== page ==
“Alternatively,” they write, “it may be an underreported phenomenon and, therefore, awareness by treating physicians should be heightened in the face of the dismal prognosis associated with these cases.”

The investigators explain that they do not yet understand the exact mechanism of this development. They speculate, however, that the extra­med­ul­lary disease may develop either due to accidental transfer of myeloma cells into the scar tissue during surgery, or due to the spread of myeloma cells through blood or lymph into the scar tissue after surgery.

In addition, the authors note that scar tissue “is rich in inflammatory mediators aimed to facilitate wound healing.”  Unfortunately, they add, “These mediators also support tumor growth and survival.”

Based on their findings and the potential reasons why scar tissue could promote extra­med­ul­lary disease, the Israeli researchers conclude that “Physicians treating multiple myeloma patients should be aware of this phenomenon and should consequently be careful when they select invasive procedures for these patients.”

For more information, please see study by Muchtar E. et al., ”Myeloma in scar tissue – an underreported phenomenon or an emerging entity in the novel agents’ era? A single center series,”  Acta Haematologica, January 10, 2014 (online) (doi: 10.1159/000354830) (abstract) and the accompanying editorial by Rosiñol L et al., “Extramedullary myeloma spread triggered by surgical procedures: an emerging entity,” Acta Haematologica, January 10, 2014 (online) (doi: 10.1159/000354833)  (preview).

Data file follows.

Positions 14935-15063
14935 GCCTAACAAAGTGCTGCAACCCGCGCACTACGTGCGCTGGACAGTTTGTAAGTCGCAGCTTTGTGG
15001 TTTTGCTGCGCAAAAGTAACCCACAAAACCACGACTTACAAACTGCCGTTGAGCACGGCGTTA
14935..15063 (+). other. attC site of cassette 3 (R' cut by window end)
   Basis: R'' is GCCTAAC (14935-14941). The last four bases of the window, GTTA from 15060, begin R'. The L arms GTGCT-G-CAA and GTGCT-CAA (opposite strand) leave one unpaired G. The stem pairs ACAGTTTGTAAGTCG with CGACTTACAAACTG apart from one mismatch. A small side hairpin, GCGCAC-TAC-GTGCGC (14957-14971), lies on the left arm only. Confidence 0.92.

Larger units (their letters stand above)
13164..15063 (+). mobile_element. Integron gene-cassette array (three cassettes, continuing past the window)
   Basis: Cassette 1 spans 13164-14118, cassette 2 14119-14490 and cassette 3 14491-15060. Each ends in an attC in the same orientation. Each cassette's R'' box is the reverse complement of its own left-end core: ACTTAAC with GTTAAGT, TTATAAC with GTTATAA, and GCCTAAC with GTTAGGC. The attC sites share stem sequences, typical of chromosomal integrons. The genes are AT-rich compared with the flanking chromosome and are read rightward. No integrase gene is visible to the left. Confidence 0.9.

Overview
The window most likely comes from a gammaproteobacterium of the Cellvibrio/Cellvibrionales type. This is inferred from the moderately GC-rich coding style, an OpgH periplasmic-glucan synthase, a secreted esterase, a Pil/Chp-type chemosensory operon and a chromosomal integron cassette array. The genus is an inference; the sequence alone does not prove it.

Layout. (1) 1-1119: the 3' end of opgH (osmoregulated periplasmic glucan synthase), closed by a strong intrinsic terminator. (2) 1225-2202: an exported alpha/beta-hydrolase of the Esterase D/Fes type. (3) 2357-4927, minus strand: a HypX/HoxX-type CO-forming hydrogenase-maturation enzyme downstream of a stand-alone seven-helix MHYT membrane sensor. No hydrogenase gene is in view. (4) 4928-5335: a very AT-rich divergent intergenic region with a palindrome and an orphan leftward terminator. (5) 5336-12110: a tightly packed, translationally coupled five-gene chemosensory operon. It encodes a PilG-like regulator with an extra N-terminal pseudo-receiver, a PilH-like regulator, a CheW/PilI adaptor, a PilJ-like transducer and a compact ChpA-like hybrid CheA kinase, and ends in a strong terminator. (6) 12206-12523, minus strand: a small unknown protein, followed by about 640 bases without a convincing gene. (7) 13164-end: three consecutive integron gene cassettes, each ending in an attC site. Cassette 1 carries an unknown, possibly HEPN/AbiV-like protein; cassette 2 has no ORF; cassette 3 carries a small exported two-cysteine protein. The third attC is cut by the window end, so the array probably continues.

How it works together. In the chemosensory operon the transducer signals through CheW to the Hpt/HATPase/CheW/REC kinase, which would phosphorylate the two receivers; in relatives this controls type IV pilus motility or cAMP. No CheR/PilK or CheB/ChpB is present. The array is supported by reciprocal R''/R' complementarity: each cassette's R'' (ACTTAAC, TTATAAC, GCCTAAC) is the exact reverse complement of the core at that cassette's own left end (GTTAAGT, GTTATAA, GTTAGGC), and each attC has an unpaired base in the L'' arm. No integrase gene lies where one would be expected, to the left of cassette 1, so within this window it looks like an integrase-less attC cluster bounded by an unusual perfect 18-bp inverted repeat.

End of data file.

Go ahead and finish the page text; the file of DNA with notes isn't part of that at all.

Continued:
Photo by Yale Rosen on Wikipedia – some rights reserved.
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3 Comments »

  • Nancy Shamanna said:

    Thanks for this interesting article. Of course, I hope that the three cases reported are not indicative of the norm with extramedullary disease, since many patients do get surgery associated with fractures. Maybe a follow-up study will be done with more patients being studied.

  • Hugh S said:

    I gotta say I have concern about my gastric bypass — the scar and the other limitation because of the gastric changes. Hard to eat enough, hard to take aspirin. It gets a little complicated! I also have massive scarring from having my back reconstructed after losing T7 and T8 to a plasmacytoma. There is always something new to worry about!

  • Myeloma Beacon Staff said:

    Thanks, Nancy and Hugh, for your comments. We also hope that the potential problem the investigators have highlighted is one that either is not very common, or is easily addressed in a way that does not limit the treatment options available to myeloma patients.